Rapid Response Analytics Accelerates Analytics ROI
Eric Just: Thanks Sarah. As Sarah mentioned, my name is Eric Just. I am a Senior Vice President in Product Development here at Catalyst. Been with the company for a long time. Before I came to Catalyst, I was at Northwestern University and I held several roles at Northwestern as well as there for almost 10 years as a software developer, a data architect, one of the principal architects of the data warehouse there and as an analytics team manager.
Eric Just: And I think a lot of the solution that you’re going to see today is born from both my experience at Health Catalyst but also, my experience in the analytics space before I came to Health Catalyst from Northwestern. So the agenda, we’re going to just go over a few background slides, kind of set some context for you. Then we’ll walk through the Rapid Response Analytics Solution and talk about the components of the solution in a little bit more detail. Next, we will do some demo of the software and finally, you will end with a short conclusion.
Eric Just: So just to set the context a little bit, this is the analytics adoption model. It was developed by Dale Sanders and Tom Burton from here at Health Catalyst and later adopted by HIMSS. And this provides a very good framework for me to talk about the … provide some context to the Rapid Response Analytics Solution. It’s designed to show the varying levels of analytic maturity for healthcare analytics organization. And it is also designed to be a progression so at such that execution on each level better prepares you to handle the next level.
Eric Just: The upper levels, levels five and up is where the really big analytics ROI is. That’s where we actually use the analytics to reduce variation, reduce waste, population health management, all the way up through personalized medicine. But across the industry, we see resourcing patterns that look like this where you’ve got a large pool of talent and they are more focused on the lower levels of these adoption models, levels two, three, four and we have a relatively smaller number of analyst focus on those really big ROI things.
Eric Just: So you got to remember it’s a progression. So the lower levels aren’t scaling, the upper levels won’t benefit. So our solution today fits squarely into Level 2 and it’s designed to scale the lower levels of this adoption model so that we can see resourcing patterns that like more like this where more analytic resource and more analytic firepower is applied to the other levels of the analytic adoption model.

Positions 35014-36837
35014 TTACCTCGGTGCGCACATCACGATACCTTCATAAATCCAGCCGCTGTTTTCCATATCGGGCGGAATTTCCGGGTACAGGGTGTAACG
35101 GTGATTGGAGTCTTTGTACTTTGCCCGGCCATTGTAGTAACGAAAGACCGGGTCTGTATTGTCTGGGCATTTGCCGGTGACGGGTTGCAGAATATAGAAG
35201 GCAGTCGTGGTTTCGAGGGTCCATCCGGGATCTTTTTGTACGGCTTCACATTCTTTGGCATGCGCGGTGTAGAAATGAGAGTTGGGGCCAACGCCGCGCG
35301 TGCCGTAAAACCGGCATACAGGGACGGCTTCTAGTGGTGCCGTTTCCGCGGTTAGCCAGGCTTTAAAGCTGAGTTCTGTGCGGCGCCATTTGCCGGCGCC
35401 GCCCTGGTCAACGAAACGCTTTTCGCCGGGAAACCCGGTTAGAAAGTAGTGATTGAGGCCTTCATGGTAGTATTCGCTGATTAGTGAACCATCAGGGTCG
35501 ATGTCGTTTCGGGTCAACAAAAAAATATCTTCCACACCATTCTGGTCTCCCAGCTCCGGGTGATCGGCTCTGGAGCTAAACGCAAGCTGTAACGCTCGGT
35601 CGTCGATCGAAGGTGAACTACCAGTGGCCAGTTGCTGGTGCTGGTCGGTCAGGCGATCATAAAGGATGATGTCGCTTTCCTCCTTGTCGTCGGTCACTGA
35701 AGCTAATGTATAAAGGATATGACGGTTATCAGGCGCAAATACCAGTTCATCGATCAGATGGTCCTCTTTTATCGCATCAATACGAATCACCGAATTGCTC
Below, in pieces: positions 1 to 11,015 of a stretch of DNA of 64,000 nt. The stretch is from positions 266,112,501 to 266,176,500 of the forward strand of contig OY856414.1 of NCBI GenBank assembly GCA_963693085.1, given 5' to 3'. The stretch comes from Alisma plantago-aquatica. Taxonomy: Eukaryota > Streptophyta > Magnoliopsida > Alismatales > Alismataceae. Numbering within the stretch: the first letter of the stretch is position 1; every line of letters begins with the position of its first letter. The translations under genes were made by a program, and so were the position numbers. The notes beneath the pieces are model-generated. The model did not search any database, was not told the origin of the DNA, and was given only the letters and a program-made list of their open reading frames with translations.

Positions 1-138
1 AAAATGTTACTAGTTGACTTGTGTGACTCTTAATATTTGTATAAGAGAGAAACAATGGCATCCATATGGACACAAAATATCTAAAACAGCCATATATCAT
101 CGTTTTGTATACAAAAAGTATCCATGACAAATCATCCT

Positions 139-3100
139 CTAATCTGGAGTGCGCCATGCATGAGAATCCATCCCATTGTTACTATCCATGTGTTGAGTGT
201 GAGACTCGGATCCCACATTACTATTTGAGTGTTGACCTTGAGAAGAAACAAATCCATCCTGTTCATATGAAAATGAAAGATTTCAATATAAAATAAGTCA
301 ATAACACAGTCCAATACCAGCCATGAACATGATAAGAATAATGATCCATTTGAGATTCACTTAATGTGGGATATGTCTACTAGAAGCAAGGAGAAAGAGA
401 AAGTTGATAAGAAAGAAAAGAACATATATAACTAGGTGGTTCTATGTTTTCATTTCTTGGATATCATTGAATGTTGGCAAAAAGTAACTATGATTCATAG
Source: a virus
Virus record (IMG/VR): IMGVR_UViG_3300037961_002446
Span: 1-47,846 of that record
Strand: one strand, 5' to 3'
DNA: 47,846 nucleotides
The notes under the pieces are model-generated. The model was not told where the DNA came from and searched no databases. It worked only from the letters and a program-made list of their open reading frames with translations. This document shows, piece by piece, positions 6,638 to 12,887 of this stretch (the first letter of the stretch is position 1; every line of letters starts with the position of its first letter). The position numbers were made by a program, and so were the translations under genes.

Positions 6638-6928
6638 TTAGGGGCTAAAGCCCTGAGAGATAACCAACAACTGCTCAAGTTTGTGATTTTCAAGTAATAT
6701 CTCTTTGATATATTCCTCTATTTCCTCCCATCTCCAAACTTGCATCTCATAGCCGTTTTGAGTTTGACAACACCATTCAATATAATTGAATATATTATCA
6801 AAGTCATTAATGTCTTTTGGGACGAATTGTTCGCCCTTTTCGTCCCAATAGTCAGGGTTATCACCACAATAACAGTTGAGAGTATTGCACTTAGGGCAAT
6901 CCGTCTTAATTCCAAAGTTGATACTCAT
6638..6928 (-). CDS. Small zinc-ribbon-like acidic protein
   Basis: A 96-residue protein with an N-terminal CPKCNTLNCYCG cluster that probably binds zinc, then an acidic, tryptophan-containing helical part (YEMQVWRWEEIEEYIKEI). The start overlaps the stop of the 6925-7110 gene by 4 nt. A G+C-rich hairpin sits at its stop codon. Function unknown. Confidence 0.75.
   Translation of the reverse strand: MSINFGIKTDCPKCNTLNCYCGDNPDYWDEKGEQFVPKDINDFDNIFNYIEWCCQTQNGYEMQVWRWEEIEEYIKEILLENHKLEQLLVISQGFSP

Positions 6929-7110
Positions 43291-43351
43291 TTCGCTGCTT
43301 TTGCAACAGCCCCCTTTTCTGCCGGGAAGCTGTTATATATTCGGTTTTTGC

Eric Just: So we’re going to start with a quick poll question. Overall, how well do you agree with the following statement? Analytic results in my organization are consistent. If you ask different analysts to the same question, you will get the same results.
Sarah Stokes: Right. And your answer options are completely disagree, moderately disagree, maybe you’re neutral, moderately agree and completely agree. We see those votes pouring in. I will take this moment while you’re voting to remind you if you missed the beginning of the webinar, you will have access to the webinar recording and the other assets there. We do encourage you to ask questions throughout the presentation. Those will be addressed in a Q&A session at the end.
Sarah Stokes: Okay. We’re going to go ahead and close that poll and share the results. So it looks like 19% said they completely disagree, 32% which is our majority here said moderately disagree, 22% said neutral, 26% said comp … moderately agree, sorry, and 1% said completely agree.
Eric Just: Thank you for taking the time to answer that poll. That’s a very interesting result and in agreement with the patterns that we see in the industry. So over 50% of the people say they either moderately disagree or completely disagree that the results are consistent. You get two different answers when you ask two different analysts the same question. And a relatively small percent, 27% either moderately agree or completely agree.